What is ADHD?

Attention-deficit hyperactivity disorder or ADHD is a condition that’s quite common, in children’s.

Children who have ADHD might be disruptive, as they’re hyperactive and continually run around at home and school.

In many cases, children who have ADHD continue to encounter problems as they enter adulthood. ADHD symptoms in adults might change somewhat, but don’t disappear and continue to disrupt their life.

How does ADHD affect people?

ADHD can cause difficulties that affect your ability to work, study, and maintain relationships. At school, you might have grades that are below what you’re capable of achieving. If you’re working, you might fail to make much progress in your career.

Interpersonal relationships can be challenging for people who have ADHD. Trying to manage ADHD without any professional treatment or support  puts a psychological and physical strain on you that can take an emotional  toll and make life a constant struggle.

How is ADHD diagnosed?

A professional diagnosis is essential if you suspect you or your child has ADHD. Common symptoms can be an indication of other psychiatric disorders. These symptoms include:

  • Poor focus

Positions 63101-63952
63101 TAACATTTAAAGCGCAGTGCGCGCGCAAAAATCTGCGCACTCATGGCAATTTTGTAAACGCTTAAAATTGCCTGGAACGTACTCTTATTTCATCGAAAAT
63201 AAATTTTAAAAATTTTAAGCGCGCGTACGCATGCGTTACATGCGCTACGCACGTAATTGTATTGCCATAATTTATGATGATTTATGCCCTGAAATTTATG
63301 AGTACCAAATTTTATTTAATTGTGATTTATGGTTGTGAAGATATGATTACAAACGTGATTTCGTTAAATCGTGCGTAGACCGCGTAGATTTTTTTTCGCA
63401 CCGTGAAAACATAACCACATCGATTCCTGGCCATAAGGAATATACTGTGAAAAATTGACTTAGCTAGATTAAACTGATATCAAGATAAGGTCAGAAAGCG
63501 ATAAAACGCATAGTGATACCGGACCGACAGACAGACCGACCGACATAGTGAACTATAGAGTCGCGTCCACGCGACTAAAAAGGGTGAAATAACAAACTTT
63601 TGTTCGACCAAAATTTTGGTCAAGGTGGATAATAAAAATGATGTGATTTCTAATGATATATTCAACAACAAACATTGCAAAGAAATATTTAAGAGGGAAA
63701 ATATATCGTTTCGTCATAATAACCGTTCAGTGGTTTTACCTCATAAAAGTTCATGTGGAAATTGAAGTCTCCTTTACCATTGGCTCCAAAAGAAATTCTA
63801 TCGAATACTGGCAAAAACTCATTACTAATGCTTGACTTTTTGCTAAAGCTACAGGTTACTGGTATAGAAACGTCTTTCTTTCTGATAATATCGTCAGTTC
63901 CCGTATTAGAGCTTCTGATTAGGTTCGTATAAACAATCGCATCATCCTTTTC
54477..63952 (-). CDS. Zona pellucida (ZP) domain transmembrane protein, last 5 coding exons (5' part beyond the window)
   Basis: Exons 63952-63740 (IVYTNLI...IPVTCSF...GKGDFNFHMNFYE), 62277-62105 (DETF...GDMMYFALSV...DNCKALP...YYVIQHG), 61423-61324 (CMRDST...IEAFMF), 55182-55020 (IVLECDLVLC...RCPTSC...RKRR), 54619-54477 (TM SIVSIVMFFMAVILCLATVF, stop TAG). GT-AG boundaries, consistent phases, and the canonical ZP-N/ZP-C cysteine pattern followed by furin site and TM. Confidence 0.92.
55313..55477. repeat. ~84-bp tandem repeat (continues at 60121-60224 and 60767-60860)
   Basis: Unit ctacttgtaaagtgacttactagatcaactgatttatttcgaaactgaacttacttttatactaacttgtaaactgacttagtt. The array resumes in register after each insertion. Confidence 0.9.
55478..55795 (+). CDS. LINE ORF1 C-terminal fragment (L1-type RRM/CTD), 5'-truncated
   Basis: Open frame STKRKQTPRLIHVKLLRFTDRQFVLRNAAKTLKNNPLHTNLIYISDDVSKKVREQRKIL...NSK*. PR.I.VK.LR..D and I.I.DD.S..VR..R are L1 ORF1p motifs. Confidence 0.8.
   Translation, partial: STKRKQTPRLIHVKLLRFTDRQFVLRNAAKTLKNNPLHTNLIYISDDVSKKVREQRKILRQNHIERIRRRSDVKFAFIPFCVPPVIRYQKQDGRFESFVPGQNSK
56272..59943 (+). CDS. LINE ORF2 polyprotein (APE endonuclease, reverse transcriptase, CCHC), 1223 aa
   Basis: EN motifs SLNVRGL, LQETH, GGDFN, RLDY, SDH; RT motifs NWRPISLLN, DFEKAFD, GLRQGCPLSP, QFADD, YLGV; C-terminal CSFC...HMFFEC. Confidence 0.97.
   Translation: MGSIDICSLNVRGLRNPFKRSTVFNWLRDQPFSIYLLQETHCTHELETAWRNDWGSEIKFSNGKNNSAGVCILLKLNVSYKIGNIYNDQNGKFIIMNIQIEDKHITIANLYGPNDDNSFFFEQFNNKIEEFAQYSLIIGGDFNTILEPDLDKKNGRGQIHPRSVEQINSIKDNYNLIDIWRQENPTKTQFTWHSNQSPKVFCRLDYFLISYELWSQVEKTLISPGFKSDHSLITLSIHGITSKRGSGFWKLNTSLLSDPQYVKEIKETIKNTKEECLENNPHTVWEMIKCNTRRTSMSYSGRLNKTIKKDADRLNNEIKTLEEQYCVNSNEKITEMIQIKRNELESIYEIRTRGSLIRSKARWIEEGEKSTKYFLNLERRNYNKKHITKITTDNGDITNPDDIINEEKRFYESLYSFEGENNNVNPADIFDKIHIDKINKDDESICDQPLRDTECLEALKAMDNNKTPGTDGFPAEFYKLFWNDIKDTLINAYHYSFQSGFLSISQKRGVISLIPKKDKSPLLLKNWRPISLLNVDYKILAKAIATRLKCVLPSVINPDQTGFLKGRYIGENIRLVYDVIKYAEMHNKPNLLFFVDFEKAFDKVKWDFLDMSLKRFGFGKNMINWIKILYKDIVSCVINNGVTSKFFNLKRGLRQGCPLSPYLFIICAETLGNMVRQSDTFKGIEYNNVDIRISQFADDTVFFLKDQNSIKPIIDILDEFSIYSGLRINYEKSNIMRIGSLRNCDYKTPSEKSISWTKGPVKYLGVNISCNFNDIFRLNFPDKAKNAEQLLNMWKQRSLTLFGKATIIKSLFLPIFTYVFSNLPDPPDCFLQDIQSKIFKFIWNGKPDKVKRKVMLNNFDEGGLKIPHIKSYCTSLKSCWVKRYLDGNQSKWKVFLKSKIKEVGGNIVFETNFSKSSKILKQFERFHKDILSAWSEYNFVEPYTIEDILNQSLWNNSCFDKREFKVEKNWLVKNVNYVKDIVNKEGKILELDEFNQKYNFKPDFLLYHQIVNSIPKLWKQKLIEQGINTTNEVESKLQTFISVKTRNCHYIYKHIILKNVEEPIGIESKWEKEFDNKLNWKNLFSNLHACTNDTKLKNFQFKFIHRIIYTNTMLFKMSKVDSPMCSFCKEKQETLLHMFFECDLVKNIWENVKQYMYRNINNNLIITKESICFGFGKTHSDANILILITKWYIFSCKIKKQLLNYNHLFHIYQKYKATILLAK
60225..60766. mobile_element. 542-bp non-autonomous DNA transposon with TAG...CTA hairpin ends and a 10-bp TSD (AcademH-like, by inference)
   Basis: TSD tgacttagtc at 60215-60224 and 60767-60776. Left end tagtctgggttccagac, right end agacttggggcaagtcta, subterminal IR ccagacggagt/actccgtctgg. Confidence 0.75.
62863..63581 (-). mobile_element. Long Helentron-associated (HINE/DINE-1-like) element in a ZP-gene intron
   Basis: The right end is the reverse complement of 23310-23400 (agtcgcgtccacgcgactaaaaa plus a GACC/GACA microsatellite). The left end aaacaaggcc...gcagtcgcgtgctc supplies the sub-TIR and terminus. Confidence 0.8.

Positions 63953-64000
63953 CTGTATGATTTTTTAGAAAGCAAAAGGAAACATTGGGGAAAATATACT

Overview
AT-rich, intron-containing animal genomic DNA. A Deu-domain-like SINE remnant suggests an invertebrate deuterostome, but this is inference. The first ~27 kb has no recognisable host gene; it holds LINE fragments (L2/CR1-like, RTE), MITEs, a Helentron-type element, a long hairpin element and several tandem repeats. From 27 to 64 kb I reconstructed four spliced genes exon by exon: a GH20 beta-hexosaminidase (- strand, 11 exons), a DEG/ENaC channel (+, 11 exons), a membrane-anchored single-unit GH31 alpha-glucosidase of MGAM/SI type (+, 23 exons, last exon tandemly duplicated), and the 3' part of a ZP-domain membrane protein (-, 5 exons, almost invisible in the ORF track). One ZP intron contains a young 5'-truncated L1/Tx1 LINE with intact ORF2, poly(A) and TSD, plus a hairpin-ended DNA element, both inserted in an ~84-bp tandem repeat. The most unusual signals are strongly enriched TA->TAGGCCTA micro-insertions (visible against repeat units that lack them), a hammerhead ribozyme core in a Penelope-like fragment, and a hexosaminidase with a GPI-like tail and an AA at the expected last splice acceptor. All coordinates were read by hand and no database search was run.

• Procrastination
  • Impulsivity
  • Poor organization

ADHD also occurs alongside other mental health disorders, particularly depression, anxiety and other disorders

Diagnostic testing might involve psychiatric and psychological evaluation and computer testing, such as the Quotient test. Test results aren’t sufficient on their own to confirm a diagnosis of ADHD,  visit Gwinnett Psychiatry for a professional assessment. 

Most people with ADHD respond to medications, most typically stimulants. These drugs can be beneficial but aren’t right for everyone, and can cause side effects. If stimulant medication isn’t right for you, there are other prescription medications available.

There are also nonpharmaceutical methods of managing the symptoms of ADHD, including psychotherapies, behavior modification, social and educational support, and lifestyle changes.

To find out more about living a happy and successful life with ADHD, call us today.


children have been diagnosed with ADHD aged 2–5 years

2.4 million

children aged 6–11 years

3.3 million

children aged 12–17 years



Some of the conditions we treat